05th June 2020
Keeping our local history alive
For the past few months the lockdown has stopped us from carrying out our normal programme of history talks. It’s unclear when we'll be able to present these in Clement’s Hall in the near future. But we do know that there are lots of people interested in our local history, with probably a bit more time to explore online aspects that appeal to them.
As an experiment, last week we staged our first online talk, using the video-conferencing application Zoom. Ian Tempest told us about industrial York in the late 19th century, focusing on Clementhorpe. As well as Terry’s of course, there were other confectionery manufacturers, there was a firm processing guano, there were boat builders and brewers and many more. He was able to base it on research carried out by our members John Stevens and Mave Morris, but set it in the wider context of what was happening in York at the time. You’ll be pleased to know that you can access all of this very detailed research on our website here. We’ve already had some positive feedback about this experiment, including people who said it inspired them to go for a walk around Clementhorpe – great!
The invitation link to the Zoom talk was offered only to current members as an experiment. We would like to carry on, while we're aware that using technology is not easy or accessible for some. But we know many more people are now using Zoom to talk to their friends and families. If we did offer more talks this way then we would also try to help people (at a distance) who might encounter difficulties with sound and/or audio, depending on their computer or tablet.
We may also offer the talks to a wider audience, subject to some sort of small donation scheme for non-members, to support Clements Hall. The Hall has been closed to normal hirers now for some time in the crisis, as it’s operating as a community hub for local food distribution. They will be struggling for funds as a result.
So we’re currently planning more virtual talks and walks, with reminders on social media. We’ll try and offer support for beginners, and hope to be able to record these for our YouTube channel. In the meantime we’re also going to be using this blog to report on our latest activities and researches.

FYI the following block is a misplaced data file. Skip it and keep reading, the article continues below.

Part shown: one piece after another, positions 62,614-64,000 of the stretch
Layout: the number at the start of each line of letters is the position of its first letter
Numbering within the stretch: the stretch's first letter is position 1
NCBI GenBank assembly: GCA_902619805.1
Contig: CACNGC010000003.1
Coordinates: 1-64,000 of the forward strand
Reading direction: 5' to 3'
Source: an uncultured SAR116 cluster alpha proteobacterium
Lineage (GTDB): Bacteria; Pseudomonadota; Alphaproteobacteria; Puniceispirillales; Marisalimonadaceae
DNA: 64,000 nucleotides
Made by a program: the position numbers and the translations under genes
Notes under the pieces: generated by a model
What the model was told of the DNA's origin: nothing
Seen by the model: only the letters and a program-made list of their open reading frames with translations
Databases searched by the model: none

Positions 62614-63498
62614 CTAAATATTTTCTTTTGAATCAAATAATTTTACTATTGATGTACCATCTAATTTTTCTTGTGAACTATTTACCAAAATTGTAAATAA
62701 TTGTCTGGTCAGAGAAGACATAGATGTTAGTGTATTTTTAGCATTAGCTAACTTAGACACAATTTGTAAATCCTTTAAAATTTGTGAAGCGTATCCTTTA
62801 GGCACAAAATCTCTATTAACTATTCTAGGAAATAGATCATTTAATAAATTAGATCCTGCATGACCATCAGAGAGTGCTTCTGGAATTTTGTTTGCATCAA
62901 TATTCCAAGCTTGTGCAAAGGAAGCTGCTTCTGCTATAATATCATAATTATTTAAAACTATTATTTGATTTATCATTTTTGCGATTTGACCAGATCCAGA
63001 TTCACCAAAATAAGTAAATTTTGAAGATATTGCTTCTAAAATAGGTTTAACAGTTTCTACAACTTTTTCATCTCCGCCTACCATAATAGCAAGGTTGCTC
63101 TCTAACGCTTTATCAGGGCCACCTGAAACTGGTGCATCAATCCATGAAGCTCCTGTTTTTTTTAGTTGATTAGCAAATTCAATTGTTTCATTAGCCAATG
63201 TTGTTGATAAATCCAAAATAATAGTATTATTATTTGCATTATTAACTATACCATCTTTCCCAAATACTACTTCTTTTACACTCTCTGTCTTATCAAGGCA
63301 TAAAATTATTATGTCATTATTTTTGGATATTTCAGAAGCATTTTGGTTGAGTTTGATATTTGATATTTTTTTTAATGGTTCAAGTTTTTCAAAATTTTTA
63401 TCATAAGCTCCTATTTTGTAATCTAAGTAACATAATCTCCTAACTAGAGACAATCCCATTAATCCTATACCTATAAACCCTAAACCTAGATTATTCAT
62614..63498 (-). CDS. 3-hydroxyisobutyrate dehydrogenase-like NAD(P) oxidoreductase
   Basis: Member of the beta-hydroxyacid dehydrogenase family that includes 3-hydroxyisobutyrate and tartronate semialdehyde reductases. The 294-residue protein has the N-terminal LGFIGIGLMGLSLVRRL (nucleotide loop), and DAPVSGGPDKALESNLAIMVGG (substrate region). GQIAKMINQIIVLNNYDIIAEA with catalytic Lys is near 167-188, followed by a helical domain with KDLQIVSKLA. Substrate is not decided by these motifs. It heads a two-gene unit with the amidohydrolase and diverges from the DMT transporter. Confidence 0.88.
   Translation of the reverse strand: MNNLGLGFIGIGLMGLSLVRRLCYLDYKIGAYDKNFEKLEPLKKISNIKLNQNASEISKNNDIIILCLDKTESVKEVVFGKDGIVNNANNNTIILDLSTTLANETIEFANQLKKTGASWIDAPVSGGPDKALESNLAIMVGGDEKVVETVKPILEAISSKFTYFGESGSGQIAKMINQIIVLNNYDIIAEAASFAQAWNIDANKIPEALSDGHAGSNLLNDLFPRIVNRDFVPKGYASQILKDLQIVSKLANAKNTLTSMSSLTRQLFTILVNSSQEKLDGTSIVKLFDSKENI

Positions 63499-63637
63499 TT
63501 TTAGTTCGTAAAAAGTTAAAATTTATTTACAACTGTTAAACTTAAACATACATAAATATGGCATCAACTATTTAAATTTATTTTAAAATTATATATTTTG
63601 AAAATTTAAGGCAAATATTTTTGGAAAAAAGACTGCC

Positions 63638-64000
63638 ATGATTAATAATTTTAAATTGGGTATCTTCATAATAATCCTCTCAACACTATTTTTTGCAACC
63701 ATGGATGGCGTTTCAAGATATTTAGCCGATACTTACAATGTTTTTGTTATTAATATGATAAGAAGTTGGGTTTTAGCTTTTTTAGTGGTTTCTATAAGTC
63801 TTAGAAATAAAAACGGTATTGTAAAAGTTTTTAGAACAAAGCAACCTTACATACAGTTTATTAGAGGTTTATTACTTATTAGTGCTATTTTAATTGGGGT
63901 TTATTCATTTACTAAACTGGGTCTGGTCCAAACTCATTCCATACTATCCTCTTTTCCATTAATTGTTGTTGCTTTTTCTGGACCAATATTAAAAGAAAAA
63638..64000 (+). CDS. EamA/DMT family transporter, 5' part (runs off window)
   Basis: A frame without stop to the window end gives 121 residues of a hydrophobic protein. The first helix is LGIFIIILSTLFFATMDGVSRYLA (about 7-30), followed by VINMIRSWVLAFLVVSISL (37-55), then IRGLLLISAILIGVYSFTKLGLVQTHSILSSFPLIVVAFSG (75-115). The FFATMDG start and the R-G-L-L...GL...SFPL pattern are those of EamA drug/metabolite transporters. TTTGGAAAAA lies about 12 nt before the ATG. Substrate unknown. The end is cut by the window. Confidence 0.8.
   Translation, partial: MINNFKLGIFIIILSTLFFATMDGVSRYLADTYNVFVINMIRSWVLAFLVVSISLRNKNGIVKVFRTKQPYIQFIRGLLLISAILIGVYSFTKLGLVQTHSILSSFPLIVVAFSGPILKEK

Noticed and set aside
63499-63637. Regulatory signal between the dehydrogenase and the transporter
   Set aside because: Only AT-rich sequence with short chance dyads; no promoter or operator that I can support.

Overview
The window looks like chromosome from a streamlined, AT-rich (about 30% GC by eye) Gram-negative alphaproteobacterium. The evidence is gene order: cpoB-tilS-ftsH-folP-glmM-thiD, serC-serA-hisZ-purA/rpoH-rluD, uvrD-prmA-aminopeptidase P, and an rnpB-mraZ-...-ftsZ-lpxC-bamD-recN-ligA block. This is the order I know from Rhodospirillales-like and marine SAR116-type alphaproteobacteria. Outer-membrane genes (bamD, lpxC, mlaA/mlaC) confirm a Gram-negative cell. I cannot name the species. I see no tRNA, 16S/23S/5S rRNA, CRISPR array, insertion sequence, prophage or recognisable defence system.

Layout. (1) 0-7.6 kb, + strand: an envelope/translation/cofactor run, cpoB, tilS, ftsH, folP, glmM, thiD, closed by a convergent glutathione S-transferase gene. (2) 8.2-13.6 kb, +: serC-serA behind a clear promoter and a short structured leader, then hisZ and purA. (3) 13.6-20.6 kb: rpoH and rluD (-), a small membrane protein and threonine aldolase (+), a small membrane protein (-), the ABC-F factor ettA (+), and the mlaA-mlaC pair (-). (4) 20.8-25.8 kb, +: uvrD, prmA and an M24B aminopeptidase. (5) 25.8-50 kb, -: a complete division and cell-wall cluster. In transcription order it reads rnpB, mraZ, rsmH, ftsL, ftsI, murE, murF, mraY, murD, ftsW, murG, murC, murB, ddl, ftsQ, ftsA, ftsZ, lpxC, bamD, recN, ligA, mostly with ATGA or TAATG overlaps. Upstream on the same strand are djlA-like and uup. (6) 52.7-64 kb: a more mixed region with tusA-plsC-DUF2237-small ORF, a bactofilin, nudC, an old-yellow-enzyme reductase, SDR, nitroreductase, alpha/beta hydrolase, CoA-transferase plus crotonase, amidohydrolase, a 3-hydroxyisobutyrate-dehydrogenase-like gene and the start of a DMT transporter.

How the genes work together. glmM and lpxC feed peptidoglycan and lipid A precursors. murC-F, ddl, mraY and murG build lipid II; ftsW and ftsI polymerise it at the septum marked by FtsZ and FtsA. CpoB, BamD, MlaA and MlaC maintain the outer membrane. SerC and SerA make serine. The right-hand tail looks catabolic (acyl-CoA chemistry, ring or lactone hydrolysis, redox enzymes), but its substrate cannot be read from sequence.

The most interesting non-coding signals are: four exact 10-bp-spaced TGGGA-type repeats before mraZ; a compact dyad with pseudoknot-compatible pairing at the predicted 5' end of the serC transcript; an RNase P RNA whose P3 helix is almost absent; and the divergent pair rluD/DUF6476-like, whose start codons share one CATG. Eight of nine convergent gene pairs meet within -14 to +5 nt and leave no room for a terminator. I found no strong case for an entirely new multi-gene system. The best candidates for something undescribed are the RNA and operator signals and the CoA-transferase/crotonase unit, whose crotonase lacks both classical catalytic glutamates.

Our next online talk, by Elaine Bradshaw, will be on Friday 26 June at 7.30pm. In A loaf of the Parish bread: struggles with poverty in our area in the 19th century, reflected in a workhouse child, Elaine explores the life of Eliza Seymour, a ‘bastard orphan’ from our area. If you are interested in taking part, please contact us on firstname.lastname@example.org and we can send you a link. The talk is free to members but we’ll be asking non-members for a small contribution to the Hall.
Elaine and her colleagues are still researching for our Poverty project, using poor law records and the census, to investigate individual case studies from the mid 19th century around Nunnery Lane.
Susan Major and colleagues are working on the new book about the old shops and pubs of Nunnery Lane and Clementhorpe. The idea was to use the Trafalgar Bay as a local history hub, but as it is of course closed at the moment they are reliant on online resources. One interesting theme which has appeared, and relates also to the people identified in the poverty project, is the prevalence of cow-keeping as an occupation, in the terraced streets of Clementhorpe. At this time cow-keepers often kept their cows in cow-houses built on awkwardly shaped pieces of land in the middle of our terraced streets.
In a fascinating development about the Bishy Road shops, we discovered recently that the former MP Harvey Proctor lived locally when he was a child, in Scarcroft Rd, and went to Scarcroft School. More interestingly his father had a couple of bakers' shops in the 1950's, including one in Bishy Rd, which was the former bakers', now Evolve Hairdressing. In his autobiography Harvey describes the shops at the time, which is a wonderful find!
Our books are still on sale at Pextons, or by mail order (see here for price details).
In another piece of current research John Stevens is investigating the origins of our local street and building names.